The ecological value of wetlands: life and progress

World Wetlands Day has been held every 2nd February since 1971 to commemorate the Convention on Wetlands, known as the Ramsar Convention after the Iranian town that hosted it, and raise awareness of the importance of all wetlands to the life of the planet.

In this respect, the Convention on Wetlands recognises the interdependence of people and wetlands in view of their important economic, scientific, cultural and recreational value. In the light of this, recognition of the multiple values of wetlands is vital to their rational use and also to ensure that their role is properly taken into account in global political processes such as the 2030 Agenda for Sustainable Development, the 2015 Paris Agreement on Climate Change and the Sendai Framework for Disaster Risk Reduction. The slogan chosen for this year is this: «Wetlands Action for People and Nature».

Focusing our view on what is local and nearby, it should be highlighted that the Basque Country has a total of 508 wetland zones, six of them protected under the Ramsar Convention: Urdaibai; the lagoons of Laguardia and Txingudi; the tials of the Ullibarri-Ganboa reservoir; the Añana salt pans; Arreo-Caicedo Yuso lake and Salburua.

With regard to the value of wetlands and the benefits they offer us, we would point out that they perform an essential function in water regulation processes, working as containment barriers when water levels rise, helping the underground refilling of aquifers and acting to mitigate climate change. Added to this is the role they play as carbon sinks. In this respect, attention should be drawn to the idea that their destruction would release greenhouse gases, while on the other hand their restoration and creation would fix more carbon. Mention should also be made of what they contribute to ecosystem properties, the tangible benefits we extract from them (fishing, food and water) and the intangible ones, i.e. those closely related with the individual’s subjective or psychological quality of life.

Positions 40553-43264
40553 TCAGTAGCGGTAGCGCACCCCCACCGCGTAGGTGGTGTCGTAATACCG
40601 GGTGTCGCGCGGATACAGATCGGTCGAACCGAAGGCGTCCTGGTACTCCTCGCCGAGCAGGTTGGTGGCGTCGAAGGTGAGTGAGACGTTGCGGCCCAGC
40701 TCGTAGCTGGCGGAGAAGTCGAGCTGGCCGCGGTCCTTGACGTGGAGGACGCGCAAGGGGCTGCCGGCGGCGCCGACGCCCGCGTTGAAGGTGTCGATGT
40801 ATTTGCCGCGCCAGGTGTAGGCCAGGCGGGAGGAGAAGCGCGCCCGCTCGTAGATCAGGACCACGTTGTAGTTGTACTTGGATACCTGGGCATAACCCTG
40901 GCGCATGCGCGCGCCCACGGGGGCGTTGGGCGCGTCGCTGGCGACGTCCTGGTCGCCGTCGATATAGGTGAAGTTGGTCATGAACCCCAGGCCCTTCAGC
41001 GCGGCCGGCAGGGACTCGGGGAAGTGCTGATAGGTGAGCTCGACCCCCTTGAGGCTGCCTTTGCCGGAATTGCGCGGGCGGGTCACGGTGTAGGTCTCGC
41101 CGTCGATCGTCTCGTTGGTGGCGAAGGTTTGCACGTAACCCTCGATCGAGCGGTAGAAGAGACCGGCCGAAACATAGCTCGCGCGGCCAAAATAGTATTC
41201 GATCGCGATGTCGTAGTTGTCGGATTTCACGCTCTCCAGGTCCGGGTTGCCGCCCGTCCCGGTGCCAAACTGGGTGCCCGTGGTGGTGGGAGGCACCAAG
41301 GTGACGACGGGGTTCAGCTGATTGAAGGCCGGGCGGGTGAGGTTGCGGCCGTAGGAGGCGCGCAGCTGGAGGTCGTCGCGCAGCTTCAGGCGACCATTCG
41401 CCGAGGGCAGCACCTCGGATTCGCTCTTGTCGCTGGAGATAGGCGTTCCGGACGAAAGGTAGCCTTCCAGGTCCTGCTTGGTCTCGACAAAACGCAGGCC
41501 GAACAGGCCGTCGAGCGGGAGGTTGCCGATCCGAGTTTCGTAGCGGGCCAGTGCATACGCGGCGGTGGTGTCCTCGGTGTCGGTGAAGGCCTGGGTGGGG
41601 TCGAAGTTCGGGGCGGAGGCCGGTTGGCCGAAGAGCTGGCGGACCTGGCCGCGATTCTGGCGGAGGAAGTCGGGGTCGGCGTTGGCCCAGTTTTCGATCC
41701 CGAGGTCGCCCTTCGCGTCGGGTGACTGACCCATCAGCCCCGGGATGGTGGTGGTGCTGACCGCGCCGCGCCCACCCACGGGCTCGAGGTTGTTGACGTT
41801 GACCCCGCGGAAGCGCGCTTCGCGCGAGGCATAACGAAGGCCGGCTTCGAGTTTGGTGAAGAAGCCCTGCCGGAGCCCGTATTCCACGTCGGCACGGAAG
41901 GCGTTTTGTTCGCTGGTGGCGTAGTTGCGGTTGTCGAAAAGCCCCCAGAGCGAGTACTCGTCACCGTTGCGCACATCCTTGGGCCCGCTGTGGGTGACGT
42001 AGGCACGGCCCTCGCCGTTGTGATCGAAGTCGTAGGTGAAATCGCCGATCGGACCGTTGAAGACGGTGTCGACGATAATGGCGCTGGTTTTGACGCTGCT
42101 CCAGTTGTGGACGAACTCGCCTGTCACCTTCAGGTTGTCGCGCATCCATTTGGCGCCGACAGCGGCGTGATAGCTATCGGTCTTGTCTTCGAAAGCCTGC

Another aspect to take into account is how they adapt to climate change, as changes in the water cycle are expected to affect wetlands. They will therefore be put to the test in terms of their capacity to cope with either increased or decreased precipitation and changes in the replacement and draining of underground water.

With a view to the present and future of wetlands, it would be highly advisable to commit to maintaining healthy wetlands, to avoiding their destruction and to restoring those that are in a critical state and rehabilitate them. Ultimately, wetland conservation is essential to meet the Sustainable Development Goals (SDGs).

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